Christmas Peace

This is the season of Christmas. Many of you are sending and receiving Christmas cards. Perhaps the most recurring theme on these cards is “Peace on earth.” This is a popular phrase with believers and unbelievers alike for a reason. “Peace” is something all human beings crave even though they may differ substantially on their definition of that “peace” and on their method of obtaining that “peace.”

All decent citizens are uncomfortable with the moral disintegration, the physical and emotional suffering and the apparent uncertain destiny of man in today’s world. At this season of the year there is an expectant spirit which floats around hoping that somehow, someway, the soft light of candles, the soothing strains of music and the spirit of gentleness and goodwill can be generated among all men all over the world, bringing a peace sufficient to solve all the problems for the coming year. What these people fail to see or accept is the source and the path of true peace.

In announcing the birth of our Savior, the angels saw it and sang it: “Glory to God in the highest and on earth peace to men on whom his favor rests.” 

Why did the angels sing “Glory to God”? They sang it because God is a God of truth, of power, of grace.

God is truth because He keeps His Word. All through the Old Testament He promised a Savior and this night that Savior is born.



God is power because on this night “the great our Savior, and all God’s fullness in Him!” 

God is grace because on this night God’s love paid God’s justice. There are very few people who would exonerate a judge who dismissed a criminal from punishment with the words, “Don’t do it again.” Justice demands that sin be punished and God demanded it, too. But out of pure grace, He punished Himself by placing Himself this night in a cradle under the shadow of a cross.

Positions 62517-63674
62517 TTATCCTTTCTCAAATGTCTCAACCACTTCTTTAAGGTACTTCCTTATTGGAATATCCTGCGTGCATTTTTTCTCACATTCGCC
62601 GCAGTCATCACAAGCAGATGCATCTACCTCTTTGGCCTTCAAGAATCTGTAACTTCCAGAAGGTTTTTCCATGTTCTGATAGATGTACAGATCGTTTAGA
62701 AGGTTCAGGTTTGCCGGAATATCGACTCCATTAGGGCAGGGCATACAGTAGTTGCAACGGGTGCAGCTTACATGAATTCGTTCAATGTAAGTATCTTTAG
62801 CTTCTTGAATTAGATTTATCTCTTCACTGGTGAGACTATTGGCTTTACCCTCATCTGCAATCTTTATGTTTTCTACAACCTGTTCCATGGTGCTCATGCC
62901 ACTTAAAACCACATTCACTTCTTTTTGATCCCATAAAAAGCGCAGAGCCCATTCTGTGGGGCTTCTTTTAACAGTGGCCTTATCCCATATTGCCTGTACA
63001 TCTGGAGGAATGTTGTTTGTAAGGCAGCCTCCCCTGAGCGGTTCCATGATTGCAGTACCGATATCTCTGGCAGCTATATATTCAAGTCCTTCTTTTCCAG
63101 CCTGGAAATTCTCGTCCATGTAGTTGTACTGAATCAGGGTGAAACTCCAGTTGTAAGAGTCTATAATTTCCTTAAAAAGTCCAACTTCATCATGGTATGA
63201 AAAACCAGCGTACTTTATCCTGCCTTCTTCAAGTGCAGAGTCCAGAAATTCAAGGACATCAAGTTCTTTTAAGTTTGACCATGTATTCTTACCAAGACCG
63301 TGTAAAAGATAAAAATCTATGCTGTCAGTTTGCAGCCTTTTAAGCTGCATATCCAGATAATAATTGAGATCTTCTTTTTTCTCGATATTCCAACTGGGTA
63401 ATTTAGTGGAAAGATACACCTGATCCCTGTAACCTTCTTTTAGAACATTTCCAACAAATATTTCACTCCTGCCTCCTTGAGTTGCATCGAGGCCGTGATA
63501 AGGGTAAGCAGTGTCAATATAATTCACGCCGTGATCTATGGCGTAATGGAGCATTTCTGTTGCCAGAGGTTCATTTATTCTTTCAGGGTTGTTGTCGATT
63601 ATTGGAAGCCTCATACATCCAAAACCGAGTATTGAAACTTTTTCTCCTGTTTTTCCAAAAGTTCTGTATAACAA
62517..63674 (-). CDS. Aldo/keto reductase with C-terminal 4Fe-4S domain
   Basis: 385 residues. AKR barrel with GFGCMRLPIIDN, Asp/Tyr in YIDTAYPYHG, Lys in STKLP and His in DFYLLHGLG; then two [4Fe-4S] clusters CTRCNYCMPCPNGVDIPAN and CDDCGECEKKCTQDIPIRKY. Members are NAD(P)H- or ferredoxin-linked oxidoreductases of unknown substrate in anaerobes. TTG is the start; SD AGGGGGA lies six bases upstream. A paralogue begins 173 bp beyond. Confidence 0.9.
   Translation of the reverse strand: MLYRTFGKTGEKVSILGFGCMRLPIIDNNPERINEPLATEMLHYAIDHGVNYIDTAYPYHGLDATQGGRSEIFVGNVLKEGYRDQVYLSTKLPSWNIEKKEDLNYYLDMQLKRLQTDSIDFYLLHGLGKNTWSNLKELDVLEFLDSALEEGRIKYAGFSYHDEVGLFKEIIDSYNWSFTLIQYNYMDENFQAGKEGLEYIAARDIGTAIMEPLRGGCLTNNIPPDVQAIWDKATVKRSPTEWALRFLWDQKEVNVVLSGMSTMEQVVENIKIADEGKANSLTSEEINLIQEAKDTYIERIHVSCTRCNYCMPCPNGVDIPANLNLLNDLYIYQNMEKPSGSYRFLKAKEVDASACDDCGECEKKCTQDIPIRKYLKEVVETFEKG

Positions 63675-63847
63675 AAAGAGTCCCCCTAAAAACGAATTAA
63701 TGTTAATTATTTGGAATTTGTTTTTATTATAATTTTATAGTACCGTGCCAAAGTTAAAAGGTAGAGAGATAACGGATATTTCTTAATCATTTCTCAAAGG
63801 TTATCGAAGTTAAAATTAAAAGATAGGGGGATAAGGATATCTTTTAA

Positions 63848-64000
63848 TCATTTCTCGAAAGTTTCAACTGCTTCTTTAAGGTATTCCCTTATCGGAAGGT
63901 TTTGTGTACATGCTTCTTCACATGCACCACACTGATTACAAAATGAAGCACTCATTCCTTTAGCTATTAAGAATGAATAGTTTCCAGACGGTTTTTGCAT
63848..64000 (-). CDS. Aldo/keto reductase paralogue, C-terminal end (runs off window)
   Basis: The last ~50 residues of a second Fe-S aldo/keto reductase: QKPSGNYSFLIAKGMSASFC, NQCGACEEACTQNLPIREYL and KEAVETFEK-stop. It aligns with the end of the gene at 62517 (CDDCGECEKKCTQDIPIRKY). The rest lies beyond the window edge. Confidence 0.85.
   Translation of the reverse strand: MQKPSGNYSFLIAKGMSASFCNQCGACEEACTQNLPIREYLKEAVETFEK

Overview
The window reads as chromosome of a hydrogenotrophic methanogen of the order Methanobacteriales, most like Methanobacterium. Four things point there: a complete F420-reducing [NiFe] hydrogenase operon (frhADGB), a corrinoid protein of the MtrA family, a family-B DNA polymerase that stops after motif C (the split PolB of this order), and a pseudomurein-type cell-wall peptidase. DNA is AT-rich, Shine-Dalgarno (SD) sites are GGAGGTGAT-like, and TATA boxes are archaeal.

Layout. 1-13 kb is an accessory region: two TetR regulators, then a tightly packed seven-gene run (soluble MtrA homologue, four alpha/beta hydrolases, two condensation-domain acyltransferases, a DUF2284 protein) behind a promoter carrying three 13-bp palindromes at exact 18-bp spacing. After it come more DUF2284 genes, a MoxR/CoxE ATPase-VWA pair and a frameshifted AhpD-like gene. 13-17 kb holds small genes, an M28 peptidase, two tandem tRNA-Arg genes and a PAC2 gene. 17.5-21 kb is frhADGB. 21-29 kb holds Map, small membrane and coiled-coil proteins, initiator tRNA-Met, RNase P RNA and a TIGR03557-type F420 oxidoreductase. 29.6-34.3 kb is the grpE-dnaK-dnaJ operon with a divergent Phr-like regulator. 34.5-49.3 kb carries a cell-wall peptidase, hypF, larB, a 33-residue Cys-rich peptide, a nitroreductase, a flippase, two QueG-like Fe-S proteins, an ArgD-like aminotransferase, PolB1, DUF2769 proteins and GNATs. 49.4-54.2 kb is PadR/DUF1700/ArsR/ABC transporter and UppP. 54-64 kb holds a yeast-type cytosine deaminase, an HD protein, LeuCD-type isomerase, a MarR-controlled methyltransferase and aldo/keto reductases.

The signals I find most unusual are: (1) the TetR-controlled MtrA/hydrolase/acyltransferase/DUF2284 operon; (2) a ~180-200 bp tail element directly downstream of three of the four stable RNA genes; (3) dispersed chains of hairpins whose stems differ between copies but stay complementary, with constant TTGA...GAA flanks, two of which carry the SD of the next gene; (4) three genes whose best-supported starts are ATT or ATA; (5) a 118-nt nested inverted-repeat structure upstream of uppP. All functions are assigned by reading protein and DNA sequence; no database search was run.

And because we can sing “Glory to God (the God of truth, power and grace) in the highest,” it is possible to have true peace among men. To this world of perpetual conflict between nations and races, labor and management, husbands and wives, parents and children, the angels sing “Peace.” 

What is true peace? It is first of all, peace with God, knowing that I stand before Him clothed only in the righteousness of Christ, my Savior. What I need is not a diplomat, not a general or politician, not a fleet, army or rockets—but a Savior from my sin. And because of His love, demonstrated by His grace and accomplished by His power, I can have peace with myself, knowing that I have been cleansed and comforted by the indwelling presence of His Spirit. And out of that indwelling peace, I can have peace with my neighbor, not a peace that sweeps all differences under the rug, but one which meets challenges with the Word of God, striving to keep the unity of the faith in the bond of peace.

Why aren’t people finding this peace today? It is because they are singing, “Glory to man in the highest.” Human beings are worshiping at the shrines of their own perceived successes—intellectually, scientifically, economically, technologically, sexually. Some pay lip service to a god of their own design, immersing themselves in a kind of mystic union with nebulous forces which they perceive to be greater than themselves. But for the pressing problems in today’s world—loneliness, moral disintegration of every description, emptiness, fragmentation, purposelessness and pain—they have no answers.

To have “peace among men” there must first be “Glory to God.” Then God bestows that peace upon “men on whom His favor rests.” Those on whom His favor rests are those who have been redeemed by the Son of God whose birth we celebrate.

If you are one of the redeemed, the Savior’s benediction rests upon you in this season always: “Peace I leave with you, my peace I unto you, not as the world giveth unto not your heart be troubled, neither let it be afraid” (John 14:27).